1. Shuffle, shuffle, shuffle toward the finish line and sprint. This is another low-level plyometric drill that creates momentum and proper joint, but this time toward the finish line, that enhances starting ability and helps ensure a powerful first step. From the same set-up as in the previous drill, shuffle 3 times toward the finish line. As you land on the third shuffle, open your right foot and hips, turn your head and chest to the finish line, pump your left arm forward and your right arm back, drive off your right foot, crossover with your left foot, pump your arms hard and sprint laterally 10 yards.

 

  1. Half-kneeling lateral starts. This is an advanced drill that develops lateral strength and explosive power and acceleration out of a single-leg stance. Start from a half-kneeling position with your right knee up and left knee down. Move your right foot out about 2-3 inches outside your right hip to create a positive shin angle. Turn you head and shoulders slightly inward toward the finish line. With your left arm up and right arm back, drive off your right foot to push the left knee up, open your hips to the finish line, pump your arms hard and sprint laterally 10 yards.

 

  1. Lateral Sprints. Set-up, perform your first step as a drop, POP or crossover step and accelerate for 10-15 yards.

Top Speed Drills. When running the 60, most baseball/softball players accelerate for 10-15 yards before transitioning into to top speed. Therefore, when preparing for the middle of the run, practice flying starts. Flying starts are build-up sprints in which you accelerate for a given distance and build-up to top speed, e.g., 20 yards, and then maintain or hold top speed for an additional 15-25 yards. In a flying 15, for example, you would fly (build-up to top speed) at 20 yards, and hold it for an additional 15 yards. Start all top speed drills with two skips to overcome momentum, then fly (build up to top for a given distance) and then hold/maintain this effort for 15-25 yards. The following is a suitable progression for flying starts when working on transitioning to top speed.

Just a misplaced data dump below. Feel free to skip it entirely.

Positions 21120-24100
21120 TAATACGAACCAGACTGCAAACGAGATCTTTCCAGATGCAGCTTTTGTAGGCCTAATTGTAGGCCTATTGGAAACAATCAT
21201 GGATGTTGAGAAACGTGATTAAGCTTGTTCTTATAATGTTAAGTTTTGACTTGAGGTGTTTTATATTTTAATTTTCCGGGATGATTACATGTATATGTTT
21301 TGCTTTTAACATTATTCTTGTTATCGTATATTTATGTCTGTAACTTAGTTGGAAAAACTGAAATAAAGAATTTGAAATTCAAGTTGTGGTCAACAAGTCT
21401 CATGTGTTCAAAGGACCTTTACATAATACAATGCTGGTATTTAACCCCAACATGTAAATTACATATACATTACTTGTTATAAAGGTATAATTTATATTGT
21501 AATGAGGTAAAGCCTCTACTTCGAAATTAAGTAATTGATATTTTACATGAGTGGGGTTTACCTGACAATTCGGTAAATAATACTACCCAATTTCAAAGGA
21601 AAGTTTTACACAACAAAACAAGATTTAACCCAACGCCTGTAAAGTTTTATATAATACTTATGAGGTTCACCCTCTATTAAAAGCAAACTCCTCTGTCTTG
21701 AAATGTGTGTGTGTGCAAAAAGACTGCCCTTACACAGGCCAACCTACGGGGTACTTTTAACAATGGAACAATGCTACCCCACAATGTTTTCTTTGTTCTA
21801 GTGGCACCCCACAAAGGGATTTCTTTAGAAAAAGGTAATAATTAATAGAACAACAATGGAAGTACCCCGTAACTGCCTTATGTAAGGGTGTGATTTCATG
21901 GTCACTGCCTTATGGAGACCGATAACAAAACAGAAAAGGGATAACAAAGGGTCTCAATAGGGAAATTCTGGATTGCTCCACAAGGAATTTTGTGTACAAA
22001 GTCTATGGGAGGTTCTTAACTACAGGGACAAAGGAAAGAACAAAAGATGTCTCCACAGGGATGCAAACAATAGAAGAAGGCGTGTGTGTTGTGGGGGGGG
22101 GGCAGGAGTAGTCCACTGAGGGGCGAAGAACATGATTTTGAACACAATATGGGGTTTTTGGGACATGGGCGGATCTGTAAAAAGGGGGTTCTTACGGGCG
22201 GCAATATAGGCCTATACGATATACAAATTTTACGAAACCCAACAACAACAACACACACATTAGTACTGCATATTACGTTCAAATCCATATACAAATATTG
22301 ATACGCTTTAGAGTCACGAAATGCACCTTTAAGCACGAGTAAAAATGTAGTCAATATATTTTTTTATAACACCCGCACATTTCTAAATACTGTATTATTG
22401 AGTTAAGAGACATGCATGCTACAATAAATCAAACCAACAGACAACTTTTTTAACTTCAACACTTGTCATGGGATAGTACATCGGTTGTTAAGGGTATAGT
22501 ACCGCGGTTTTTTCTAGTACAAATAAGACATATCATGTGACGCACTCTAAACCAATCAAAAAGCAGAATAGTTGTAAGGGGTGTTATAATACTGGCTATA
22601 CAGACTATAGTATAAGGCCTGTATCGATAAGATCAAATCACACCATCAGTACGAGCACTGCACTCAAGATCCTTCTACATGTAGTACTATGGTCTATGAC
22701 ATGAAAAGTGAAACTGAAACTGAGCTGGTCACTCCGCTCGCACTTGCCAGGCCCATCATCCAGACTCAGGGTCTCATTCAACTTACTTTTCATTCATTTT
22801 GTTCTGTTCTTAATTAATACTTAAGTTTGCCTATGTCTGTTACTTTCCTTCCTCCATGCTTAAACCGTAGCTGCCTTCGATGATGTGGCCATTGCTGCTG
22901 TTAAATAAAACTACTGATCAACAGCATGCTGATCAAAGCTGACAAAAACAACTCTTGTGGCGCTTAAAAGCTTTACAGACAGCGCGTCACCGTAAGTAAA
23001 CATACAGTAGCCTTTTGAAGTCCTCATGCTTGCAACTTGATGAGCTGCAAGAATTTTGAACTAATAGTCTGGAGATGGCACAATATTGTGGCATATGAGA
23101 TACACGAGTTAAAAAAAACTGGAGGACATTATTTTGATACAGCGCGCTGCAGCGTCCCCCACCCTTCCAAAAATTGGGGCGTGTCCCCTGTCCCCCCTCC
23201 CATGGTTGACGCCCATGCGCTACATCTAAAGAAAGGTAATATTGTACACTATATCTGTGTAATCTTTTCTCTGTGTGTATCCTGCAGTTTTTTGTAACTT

1. Flying 15: Start with two skips then fly (build up to top speed) at 20 yards and hold for 15 yards

  1. Flying 20: Start with two skips, then fly (build up to top speed) at 20 yards and hold for 20 yards

  1. Flying 25: Start with two skips, then fly (build up to top speed) at 20 yards and hold for 15 yards

Speed Endurance Drills. As previously noted, many players slowdown in the third phase of the 60 because they lack speed endurance, i.e., they can’t maintain top speed through the finish line. Research and practical experience indicate that most baseball/softball players can hold max speed for no more than 30 yards. Therefore, when working on speed endurance, athletes should rarely run longer than 30 yards. Why? The answer is “specificity of training.” If the goal is to sprint at max velocity, and you can’t hold it for more than 30 yards, why would you want to run further than that? If you slow down (decelerate) after 30 yards and run an additional 10-30 yards, you are practicing to be slow, which is the opposite of what you are training for. If you can accelerate, achieve max velocity quickly and hold it to the finish, you will run a fast 60.